Thahaiba

Such a silent tiny thing,

Upon the brink of eventide,

I watch you wrestle through the arms of slumber,

She endeavors to encumber you, to draw you gently to her face,

I catch you tumbling softly, to fall unharmed in sleep’s embrace.

 

I note the in-out movement of your chest,

As I let you roam alone those corridors that you know best,

For here, I pray, is where you seek to find

vision that adjourned through hidden doorways locked within your mind.

 

Your waking moments filled with endless darkness,

You wait alone for someone to engage,

A touch, a tone, diffusing through the mantle,

Escorts you to a doorway to lead you safely from your cage.

 

Tumble through the darkness here before me,

Take my hand, I’ll guide you to the light,

I’ll offer things you never knew existed,

Through touch alone, I’ll do my best

to briefly resurrect your sight.

 

And when I call, unannounced, and gently take your hand,

A sudden frown indicates you may not understand,

Your hands trace softly over mine as if they capture sight,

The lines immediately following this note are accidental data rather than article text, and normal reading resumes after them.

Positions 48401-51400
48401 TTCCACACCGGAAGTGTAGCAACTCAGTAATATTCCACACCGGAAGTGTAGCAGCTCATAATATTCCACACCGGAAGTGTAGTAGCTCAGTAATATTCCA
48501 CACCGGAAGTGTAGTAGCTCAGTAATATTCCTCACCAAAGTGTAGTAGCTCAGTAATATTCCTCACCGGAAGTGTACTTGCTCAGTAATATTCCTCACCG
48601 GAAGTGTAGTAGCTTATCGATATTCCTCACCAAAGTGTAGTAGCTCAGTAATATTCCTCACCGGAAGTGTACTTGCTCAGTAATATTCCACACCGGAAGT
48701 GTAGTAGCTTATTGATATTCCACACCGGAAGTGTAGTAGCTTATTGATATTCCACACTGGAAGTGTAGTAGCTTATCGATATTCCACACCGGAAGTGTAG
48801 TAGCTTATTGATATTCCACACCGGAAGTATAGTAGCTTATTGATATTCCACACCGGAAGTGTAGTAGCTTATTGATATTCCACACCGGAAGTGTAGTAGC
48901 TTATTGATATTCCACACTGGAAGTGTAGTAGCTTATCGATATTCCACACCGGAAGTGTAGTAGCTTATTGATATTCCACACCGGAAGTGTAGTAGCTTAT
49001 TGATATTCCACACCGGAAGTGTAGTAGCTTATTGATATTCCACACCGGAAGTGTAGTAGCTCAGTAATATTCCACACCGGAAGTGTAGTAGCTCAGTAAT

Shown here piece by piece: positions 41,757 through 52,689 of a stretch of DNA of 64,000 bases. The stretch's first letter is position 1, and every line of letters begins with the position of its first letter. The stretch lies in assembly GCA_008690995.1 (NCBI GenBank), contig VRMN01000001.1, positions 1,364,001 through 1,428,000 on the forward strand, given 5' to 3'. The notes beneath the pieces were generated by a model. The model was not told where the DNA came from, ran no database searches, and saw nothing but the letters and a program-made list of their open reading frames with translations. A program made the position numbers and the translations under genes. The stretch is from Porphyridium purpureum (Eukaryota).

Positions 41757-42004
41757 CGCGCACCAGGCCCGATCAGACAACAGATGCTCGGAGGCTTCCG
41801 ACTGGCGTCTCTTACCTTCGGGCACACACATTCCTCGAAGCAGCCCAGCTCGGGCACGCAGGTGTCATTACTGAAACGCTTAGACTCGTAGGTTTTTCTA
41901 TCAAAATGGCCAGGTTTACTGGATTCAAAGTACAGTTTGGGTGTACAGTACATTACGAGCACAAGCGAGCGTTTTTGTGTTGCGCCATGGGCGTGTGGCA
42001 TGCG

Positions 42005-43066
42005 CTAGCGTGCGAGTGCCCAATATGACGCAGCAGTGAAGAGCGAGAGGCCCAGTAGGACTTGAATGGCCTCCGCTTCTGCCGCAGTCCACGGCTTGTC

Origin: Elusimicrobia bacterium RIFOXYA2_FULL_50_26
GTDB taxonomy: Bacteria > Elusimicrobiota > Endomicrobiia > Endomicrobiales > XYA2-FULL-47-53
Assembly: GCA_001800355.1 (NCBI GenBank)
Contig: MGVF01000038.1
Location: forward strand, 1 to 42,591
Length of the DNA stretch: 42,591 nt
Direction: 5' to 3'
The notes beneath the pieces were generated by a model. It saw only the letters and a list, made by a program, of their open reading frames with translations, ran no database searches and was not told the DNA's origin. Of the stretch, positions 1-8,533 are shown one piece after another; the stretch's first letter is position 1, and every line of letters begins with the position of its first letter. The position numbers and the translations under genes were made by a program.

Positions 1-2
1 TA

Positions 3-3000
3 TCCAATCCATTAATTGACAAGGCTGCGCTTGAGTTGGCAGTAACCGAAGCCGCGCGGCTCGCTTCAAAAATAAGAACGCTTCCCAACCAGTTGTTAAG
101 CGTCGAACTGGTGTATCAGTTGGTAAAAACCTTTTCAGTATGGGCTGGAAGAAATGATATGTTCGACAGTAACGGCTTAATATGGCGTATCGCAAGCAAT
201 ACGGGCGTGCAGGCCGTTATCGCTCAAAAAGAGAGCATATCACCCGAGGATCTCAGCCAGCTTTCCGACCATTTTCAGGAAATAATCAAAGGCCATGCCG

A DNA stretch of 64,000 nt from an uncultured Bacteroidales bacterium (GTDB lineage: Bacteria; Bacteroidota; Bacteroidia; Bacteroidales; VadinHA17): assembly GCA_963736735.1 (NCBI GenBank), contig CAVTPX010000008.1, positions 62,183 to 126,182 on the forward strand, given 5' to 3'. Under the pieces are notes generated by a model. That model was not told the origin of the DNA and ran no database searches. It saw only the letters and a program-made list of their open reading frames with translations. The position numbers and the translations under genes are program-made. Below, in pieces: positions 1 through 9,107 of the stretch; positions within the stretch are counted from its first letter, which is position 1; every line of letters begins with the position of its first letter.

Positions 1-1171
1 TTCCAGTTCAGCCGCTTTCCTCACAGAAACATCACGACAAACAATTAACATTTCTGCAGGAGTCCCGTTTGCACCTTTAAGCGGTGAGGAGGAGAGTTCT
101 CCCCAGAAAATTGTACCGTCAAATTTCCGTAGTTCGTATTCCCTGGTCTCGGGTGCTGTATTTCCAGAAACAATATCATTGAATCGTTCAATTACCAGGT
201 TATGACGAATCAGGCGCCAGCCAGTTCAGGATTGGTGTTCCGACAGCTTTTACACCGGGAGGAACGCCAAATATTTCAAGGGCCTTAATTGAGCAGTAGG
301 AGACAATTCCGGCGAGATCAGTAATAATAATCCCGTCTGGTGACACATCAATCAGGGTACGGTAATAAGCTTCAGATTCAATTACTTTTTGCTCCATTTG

Eruptive laughter bubbles forth when recognition comes to light.

 

You’ve come to know my touch and not my face,

But a semblance of my essence is what you glimpse when we embrace,

And if only it were all left up to me,

I’d slay the beast that keeps you bound,

releasing you, so you may see.

 

For now, you’re cradled deep in slumber’s warm embrace,

Where dreams may conjure images resembling my face,

I gently spin a magic thread and weave it just above your bed,

To capture any dreams you wish to keep,

To see when you awaken from your sleep.

 

And I whisper as I leave you as before,

“I’m just outside your door…I’m just outside your door…”

© Lynn Priestley 2012

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Real Life Waltzes By

My work in progress is a YA novel about a teenager with leukaemia. Having survived childhood leukaemia, she is devastated when she finds she has relapsed and faces the grim battle of beating the odds all over again. Her illness is one of her many problems. She finds herself tangled in the world of gangs and falls for a boy who leads her astray. The memories of her childhood are significant to the story and I have to admit, I have been having trouble trying to visualise my young Meredith back in the days when she was fighting her childhood disease. I worked for years as a paediatric oncology nurse, in Australia and in the Middle East. I have memories of beautiful children who battled their way through cancer. But still I haven’t been able to unleash what  I need to express in this story. The years gone by have clouded my view.